II. God, in answer to his prayer, appoints him a successor, even Joshua, who had long since signalized himself by his courage in fighting Amalek, his humility in ministering to Moses, and his faith and sincerity in witnessing against the report of the evil spies; this is the man whom God pitches upon to succeed Moses: A man in whom is the Spirit, the Spirit of grace (he is a good man, fearing God and hating covetousness, and acting from principle), the spirit of government (he is fit to do the work and discharge the trusts of his place), a spirit of conduct and courage; and he had also the spirit of prophecy, for the Lord often spoke unto him, Josh. 4:1; 6:2; 7:10. Now here,

1. God directs Moses how to secure the succession to Joshua. (1.) He must ordain him: Lay thy hand upon him, Num. 27:18. This was done in token of Moses’ transferring the government to him, as the laying of hands on the sacrifice put the offering in the place and stead of the offerer; also in token of God’s conferring the blessing of the Spirit upon him, which Moses obtained by prayer. It is said (Deut. 34:9), Joshua was full of the spirit of wisdom, for Moses had laid his hands on him. This rite of imposing hands we find used in the New Testament in the setting apart of gospel ministers, denoting a solemn designation of them to the office and an earnest desire that God would qualify them for it and own them in it. It is the offering of them to Christ and his church for living sacrifices. (2.) He must present him to Eleazar and the people, set him before them, that they might know him to be designed of God for this great trust and consent to that designation. (3.) He must give him a charge, Num. 27:19. He must be charged with the people of Israel, who were delivered into his hand as sheep into the hand of a shepherd, and for whom he must be accountable. He must be strictly charged to do his duty to them; though they were under his command, he was under God’s command, and from him must receive charge. The highest must know that there is a higher than they. This charge must be given him in their sight, that it might be the more affecting to Joshua, and that the people, seeing the work and care of their prince, might be the more engaged to assist and encourage him. (4.) He must put some of his honour upon him, Num. 27:20. Joshua at the most had but some of the honour of Moses, and in many instances came short of him; but this seems to be meant of his taking him now, while he lived, into partnership with him in the government and admitting him to act with authority as his assistant. It is an honour to be employed for God and his church; some of this honour must be put upon Joshua, that the people, being used to obey him while Moses lived, might the more cheerfully do it afterwards. (5.) He must appoint Eleazar the high priest, with this breast-plate of judgment, to be his privy-council (Num. 27:21): He shall stand before Eleazar, by him to consult the oracle, ready to receive and observe all the instructions that should be given him by it. This was a direction to Joshua. Though he was full of the Spirit, and had all this honour put upon him, yet he must do nothing without asking counsel of God, not leaning to his own understanding. It was also a great encouragement to him. To govern Israel, and to conquer Canaan, were two hard tasks, but God assures him that in both he should be under a divine conduct; and in every difficult case God would advise him to that which should be for the best. Moses had recourse to the oracle of God himself, but Joshua and the succeeding judges must use the ministry of the high priest, and consult the judgment of urim, which, the Jews say, might not be enquired of but by the king or the head of the sanhedrim, or by the agent or representative of the people, for them, and in their name. Thus the government of Israel was now purely divine, for both the designation and direction of their princes were entirely so. At the word of the priest, according to the judgment of urim, Joshua and all Israel must go out and come in; and no doubt God, who thus guided, would preserve both their going out and their coming in. Those are safe, and may be easy, that follow God, and in all their ways acknowledge him.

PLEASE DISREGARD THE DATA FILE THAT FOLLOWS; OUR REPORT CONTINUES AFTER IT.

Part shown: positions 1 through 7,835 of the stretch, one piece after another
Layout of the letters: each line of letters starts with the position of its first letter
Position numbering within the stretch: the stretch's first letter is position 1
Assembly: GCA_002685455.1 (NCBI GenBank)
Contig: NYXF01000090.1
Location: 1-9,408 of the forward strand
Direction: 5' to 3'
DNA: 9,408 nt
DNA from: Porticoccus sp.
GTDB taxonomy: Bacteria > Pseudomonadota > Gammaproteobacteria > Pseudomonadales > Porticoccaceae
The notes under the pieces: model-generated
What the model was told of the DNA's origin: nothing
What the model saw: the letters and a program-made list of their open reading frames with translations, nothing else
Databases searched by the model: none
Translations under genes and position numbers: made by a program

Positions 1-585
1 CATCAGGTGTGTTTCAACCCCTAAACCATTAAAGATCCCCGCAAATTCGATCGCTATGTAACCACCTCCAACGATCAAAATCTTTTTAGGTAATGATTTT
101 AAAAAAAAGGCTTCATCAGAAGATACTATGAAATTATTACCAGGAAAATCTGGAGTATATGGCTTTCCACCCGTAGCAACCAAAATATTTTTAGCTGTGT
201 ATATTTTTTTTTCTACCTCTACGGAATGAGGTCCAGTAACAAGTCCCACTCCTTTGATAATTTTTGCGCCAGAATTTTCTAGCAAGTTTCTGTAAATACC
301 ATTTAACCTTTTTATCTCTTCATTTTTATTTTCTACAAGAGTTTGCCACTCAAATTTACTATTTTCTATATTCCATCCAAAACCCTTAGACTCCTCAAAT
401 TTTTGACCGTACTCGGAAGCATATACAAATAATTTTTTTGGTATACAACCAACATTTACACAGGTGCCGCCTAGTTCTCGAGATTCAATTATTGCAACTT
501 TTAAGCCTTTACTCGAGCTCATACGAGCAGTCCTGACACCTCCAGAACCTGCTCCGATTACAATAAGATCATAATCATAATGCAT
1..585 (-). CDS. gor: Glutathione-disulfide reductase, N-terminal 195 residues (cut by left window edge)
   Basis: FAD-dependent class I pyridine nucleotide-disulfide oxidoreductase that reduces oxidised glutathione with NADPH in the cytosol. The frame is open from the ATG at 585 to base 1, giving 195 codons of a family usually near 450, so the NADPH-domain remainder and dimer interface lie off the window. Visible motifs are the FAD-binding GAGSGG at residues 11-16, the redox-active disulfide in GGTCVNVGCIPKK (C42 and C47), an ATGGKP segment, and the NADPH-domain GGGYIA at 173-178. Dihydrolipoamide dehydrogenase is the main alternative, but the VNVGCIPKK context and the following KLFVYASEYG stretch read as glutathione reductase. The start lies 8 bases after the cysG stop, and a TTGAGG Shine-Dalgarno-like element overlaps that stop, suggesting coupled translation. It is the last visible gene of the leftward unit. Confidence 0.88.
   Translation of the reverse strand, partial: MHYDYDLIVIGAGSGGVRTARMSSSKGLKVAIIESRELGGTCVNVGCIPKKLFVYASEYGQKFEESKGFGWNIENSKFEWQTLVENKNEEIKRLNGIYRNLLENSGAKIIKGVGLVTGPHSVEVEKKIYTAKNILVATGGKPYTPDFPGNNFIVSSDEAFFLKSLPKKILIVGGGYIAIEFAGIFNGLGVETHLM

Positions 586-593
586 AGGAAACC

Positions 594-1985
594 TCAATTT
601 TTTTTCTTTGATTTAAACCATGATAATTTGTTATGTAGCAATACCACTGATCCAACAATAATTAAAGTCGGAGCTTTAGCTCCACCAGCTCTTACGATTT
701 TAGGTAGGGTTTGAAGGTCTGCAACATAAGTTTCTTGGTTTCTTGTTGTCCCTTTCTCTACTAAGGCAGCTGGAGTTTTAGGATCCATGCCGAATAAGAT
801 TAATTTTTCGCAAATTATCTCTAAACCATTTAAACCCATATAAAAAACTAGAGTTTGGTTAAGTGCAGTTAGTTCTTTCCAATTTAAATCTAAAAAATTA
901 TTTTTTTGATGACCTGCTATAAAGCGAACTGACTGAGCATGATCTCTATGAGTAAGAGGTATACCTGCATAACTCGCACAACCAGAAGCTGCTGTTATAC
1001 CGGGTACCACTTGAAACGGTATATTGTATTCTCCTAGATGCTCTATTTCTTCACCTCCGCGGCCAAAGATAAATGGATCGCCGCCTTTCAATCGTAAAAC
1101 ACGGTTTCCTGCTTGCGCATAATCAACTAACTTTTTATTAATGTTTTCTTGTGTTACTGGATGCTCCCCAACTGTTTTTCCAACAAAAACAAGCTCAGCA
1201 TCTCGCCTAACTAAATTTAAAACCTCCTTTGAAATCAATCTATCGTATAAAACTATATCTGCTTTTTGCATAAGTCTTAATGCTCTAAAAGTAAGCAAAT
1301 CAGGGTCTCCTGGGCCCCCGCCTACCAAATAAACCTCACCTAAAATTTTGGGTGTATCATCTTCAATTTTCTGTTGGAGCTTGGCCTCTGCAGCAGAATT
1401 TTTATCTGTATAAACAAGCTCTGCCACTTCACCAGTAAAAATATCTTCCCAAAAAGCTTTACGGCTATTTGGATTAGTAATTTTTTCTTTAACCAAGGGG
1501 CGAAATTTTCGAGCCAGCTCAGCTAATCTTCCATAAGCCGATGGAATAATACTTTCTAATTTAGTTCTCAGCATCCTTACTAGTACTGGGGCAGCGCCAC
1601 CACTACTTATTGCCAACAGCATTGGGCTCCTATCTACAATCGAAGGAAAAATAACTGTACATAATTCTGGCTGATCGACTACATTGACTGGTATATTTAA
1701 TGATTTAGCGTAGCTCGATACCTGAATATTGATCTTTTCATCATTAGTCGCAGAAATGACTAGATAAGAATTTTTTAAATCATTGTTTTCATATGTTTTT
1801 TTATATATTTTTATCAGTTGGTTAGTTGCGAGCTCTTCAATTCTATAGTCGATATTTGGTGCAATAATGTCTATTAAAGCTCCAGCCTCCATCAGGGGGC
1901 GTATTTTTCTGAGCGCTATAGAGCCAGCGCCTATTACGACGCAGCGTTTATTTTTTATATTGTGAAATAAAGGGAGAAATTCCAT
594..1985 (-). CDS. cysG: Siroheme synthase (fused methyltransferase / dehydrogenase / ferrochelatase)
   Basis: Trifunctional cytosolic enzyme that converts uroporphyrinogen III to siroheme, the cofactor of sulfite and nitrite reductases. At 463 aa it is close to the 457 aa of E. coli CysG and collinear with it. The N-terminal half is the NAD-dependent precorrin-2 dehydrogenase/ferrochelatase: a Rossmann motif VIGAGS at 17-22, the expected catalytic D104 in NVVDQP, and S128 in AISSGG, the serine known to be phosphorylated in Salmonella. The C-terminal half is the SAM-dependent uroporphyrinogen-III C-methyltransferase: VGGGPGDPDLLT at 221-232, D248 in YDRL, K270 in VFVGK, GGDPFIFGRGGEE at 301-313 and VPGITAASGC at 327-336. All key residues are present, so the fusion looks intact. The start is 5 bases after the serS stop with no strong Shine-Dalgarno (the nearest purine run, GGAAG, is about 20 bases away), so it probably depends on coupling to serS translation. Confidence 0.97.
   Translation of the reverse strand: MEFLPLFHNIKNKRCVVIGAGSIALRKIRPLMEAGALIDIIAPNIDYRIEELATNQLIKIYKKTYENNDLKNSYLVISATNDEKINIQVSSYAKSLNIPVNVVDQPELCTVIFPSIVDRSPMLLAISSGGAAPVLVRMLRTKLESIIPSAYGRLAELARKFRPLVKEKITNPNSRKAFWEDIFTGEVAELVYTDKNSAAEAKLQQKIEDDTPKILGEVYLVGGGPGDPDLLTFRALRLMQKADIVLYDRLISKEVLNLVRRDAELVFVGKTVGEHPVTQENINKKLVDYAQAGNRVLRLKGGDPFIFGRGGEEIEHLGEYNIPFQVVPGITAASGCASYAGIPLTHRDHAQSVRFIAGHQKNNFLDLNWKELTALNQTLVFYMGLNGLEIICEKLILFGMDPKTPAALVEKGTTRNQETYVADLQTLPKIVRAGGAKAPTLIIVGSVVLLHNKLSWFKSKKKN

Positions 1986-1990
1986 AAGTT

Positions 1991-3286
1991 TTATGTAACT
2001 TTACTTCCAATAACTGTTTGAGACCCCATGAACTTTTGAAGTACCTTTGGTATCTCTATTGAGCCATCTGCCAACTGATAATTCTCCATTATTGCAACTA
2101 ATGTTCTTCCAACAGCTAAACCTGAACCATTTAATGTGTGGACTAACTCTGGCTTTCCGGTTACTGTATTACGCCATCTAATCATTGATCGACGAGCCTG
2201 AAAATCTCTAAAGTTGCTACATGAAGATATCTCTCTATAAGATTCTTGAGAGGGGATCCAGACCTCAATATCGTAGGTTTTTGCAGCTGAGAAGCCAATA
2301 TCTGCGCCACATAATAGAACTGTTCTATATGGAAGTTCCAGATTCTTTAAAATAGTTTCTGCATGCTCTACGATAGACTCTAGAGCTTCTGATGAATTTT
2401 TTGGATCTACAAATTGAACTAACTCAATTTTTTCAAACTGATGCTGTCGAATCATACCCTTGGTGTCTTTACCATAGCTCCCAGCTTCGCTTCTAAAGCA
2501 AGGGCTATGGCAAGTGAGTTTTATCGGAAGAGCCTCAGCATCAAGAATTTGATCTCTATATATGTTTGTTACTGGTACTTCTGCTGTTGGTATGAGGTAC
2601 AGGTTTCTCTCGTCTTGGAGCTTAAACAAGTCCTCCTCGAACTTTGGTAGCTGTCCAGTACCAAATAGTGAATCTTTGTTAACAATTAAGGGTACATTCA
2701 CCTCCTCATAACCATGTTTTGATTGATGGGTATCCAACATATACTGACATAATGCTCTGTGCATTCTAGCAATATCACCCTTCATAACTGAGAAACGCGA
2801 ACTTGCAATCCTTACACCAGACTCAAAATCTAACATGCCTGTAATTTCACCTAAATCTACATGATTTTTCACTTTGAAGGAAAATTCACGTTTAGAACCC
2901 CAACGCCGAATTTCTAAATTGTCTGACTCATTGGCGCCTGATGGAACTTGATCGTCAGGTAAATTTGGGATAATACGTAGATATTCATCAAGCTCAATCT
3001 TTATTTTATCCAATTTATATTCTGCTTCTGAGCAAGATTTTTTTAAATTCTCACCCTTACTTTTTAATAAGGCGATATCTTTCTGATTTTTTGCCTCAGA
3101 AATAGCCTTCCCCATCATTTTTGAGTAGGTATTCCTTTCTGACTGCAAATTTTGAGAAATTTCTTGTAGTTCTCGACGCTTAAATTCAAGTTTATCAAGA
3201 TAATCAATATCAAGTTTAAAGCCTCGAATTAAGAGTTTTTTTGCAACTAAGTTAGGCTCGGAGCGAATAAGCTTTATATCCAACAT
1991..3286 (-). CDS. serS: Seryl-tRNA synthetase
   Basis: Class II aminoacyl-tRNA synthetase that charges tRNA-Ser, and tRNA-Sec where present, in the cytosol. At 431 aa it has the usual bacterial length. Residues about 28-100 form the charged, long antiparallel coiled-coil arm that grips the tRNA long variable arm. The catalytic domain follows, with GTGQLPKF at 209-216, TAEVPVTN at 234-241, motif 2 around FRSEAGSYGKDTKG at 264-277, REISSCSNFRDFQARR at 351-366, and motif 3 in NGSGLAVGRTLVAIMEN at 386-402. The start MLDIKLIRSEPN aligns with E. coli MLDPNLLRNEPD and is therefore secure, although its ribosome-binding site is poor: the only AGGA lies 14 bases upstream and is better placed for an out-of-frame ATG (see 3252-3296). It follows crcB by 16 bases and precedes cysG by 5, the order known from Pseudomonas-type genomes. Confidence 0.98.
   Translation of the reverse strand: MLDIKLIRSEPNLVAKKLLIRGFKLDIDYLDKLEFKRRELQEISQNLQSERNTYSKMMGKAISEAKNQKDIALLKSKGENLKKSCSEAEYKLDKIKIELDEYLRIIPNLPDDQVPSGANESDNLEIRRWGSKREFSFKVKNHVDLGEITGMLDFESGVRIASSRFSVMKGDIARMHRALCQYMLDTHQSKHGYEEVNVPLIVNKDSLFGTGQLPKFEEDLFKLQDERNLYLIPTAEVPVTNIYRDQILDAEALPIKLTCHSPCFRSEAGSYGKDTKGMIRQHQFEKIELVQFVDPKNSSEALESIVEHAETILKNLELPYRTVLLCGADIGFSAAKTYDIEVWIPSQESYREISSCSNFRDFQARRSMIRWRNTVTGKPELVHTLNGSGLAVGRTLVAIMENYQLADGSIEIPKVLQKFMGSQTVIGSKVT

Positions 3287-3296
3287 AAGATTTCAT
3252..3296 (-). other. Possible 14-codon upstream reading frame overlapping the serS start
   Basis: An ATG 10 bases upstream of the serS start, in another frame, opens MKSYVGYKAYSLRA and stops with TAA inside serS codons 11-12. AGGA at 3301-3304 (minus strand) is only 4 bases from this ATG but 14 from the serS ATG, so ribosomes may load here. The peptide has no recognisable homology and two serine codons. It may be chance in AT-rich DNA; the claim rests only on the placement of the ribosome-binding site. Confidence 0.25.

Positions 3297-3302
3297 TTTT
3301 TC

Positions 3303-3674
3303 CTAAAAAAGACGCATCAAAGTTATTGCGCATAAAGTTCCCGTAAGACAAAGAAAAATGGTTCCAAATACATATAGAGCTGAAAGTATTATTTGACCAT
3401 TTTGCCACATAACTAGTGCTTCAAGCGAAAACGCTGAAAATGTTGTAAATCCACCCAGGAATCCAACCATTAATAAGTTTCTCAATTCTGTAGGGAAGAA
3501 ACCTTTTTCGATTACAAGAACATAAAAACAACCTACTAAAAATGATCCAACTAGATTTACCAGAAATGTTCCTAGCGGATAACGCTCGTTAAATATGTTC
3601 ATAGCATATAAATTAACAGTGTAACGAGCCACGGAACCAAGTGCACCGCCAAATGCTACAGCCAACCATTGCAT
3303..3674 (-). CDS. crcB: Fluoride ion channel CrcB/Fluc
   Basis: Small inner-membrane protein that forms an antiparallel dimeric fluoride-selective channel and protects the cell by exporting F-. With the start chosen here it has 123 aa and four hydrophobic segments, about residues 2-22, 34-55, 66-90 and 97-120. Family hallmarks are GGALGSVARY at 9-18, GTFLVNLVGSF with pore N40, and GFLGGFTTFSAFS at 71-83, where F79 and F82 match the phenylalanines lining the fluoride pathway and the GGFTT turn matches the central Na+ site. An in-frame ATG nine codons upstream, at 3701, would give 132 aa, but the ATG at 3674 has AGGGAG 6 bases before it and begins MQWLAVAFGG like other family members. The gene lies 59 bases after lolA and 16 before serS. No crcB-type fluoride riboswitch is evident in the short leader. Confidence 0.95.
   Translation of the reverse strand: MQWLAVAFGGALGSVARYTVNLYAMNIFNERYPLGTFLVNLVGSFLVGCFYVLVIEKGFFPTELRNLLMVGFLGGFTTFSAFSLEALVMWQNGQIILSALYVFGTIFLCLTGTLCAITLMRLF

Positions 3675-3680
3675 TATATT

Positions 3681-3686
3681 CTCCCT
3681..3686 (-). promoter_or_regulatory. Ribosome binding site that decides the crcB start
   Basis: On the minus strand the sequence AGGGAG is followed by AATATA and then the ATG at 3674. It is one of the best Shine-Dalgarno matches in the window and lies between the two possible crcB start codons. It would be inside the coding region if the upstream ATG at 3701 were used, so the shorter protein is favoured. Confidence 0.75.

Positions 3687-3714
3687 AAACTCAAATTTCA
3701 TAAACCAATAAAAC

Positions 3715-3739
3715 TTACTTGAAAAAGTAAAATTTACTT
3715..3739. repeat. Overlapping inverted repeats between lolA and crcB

2. Moses does according to these directions, Num. 27:22; 23. He cheerfully ordained Joshua, (1.) Though it was a present lessening to himself, and amounted almost to a resignation of the government. He was very willing that the people should look off from him, and gaze on the rising sun. (2.) Though it might appear a perpetual slur upon his family. It would not have been so much his praise if he had thus resigned his honour to a son of his own; but with his own hands first to ordain Eleazar high priest, and then Joshua, one of another tribe, chief ruler, while his own children had no preferment at all, but were left in the rank of common Levites, this was such an instance of self-denial and submission to the will of God as was more his glory than the highest advancement of his family could have been; for it confirms his character as the meekest man upon earth, and faithful to him that appointed him in all his house. This (says the excellent bishop Patrick) shows him to have had a principle which raised him above all other lawgivers, who always took care to establish their families in some share of that greatness which they themselves possessed; but hereby it appeared that Moses acted not from himself, because he acted not for himself.